Tuesday, September 2nd, 2008
Game #5: What was the inventor thinking?
Your challenge: identify the function of this object.
The numbers refer to aspects of the device that its inventor described in his patent application. The object can be adjusted for two modes of use.
Two winners will be named, one for the correct guess and one for the
funniest guess. And yes, this invention pertains to young children
and/or parenting/raising young children.
Post your ideas via the comment form.
No links! If you discover a website describing this invention, keep
it to yourself. All will be revealed in time. You are competing for the glory.
Update: No one correctly guessed the purpose of this invention, but plaudits go to Kara for guessing the basic premise without knowing where it was to be used. "Co-sleeper" is an interesting and far more safer guess than the dark reality.
Plaudits also go to Kathleen for the funniest explanation… a balance for determining your baby’s weight in gold.
Answer: It’s an Automobile Baby Crib!
This canvas crib patented in 1931 is suspended above the front passenger seat.
The first image above demonstrates the crib in sleep mode.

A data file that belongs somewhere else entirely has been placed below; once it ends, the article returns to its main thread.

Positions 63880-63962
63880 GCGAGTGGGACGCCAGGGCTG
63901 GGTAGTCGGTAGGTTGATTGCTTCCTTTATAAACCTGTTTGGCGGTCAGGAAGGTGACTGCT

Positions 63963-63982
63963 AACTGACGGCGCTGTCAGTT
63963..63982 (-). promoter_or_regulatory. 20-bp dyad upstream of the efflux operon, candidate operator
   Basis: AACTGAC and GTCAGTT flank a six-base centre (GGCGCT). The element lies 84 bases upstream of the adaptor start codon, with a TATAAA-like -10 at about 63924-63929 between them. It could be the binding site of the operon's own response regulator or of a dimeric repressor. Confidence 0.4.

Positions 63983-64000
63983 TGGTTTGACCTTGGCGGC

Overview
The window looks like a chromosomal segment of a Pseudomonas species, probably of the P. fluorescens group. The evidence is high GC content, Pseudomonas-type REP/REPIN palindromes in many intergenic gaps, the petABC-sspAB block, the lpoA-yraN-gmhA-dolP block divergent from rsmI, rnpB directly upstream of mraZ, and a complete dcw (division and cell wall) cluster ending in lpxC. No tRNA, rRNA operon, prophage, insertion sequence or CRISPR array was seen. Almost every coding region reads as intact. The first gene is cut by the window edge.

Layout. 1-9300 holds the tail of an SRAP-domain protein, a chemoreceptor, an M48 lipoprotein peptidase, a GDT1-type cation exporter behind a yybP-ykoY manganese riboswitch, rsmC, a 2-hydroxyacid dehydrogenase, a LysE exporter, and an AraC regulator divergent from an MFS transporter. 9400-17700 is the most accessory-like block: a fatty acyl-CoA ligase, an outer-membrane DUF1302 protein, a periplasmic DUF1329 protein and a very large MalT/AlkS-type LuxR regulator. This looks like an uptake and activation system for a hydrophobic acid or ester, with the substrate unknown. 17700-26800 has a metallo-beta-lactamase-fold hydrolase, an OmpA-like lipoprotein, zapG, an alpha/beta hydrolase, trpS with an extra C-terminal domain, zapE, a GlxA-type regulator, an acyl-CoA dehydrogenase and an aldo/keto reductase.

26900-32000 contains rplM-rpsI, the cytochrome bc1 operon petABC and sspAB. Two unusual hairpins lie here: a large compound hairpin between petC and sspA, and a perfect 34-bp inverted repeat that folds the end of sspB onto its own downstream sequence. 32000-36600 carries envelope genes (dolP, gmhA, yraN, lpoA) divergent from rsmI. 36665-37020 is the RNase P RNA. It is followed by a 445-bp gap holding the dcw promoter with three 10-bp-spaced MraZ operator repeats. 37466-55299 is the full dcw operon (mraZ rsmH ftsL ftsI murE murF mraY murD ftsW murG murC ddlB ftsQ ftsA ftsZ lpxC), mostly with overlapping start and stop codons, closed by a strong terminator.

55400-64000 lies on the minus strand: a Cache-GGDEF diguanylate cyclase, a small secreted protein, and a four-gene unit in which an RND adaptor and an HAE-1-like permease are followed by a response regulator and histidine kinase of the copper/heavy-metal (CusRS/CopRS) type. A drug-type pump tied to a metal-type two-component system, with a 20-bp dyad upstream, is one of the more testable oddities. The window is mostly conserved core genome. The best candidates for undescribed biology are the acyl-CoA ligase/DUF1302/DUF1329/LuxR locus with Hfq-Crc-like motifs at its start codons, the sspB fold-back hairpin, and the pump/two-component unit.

The second image shows how a baby sits upright in the crib. The unused
length of the crib gets separated by a swinging sidebar to create a
storage area for baby gear.
The inventor explains: "The principal object of the invention is to provide a bed which can be quickly and easily attached from the automobile and in which the baby can be safely carried in a sitting position without discomfort to the passengers…"
The crib is secured to your car by attaching two clamps (#18 in the images) "to the lower edge of the instrument board of the automobile" and the rope-like "suspension strap" (#23) "is connected in any desired manner with the automobile top [roof]." Yeah, attach that rope just any old way you please. It’s easy, right?
When the crib is not in use, it "can be collapsed and placed under the automobile seats where it will occupy but a minimum of space."
You can even remove a sleeping baby from the car, crib and all, "by simply loosening the hanger (#21) and the clamps (#18) and then lifting the entire device from the car."
So, you’re probably wondering why this ingenious invention isn’t still with us today. Simple. While babies hate rear-facing seats, they hate sideways facing seats even more. Imagine car sick upchuck flying at you from the far reaches of your peripheral vision.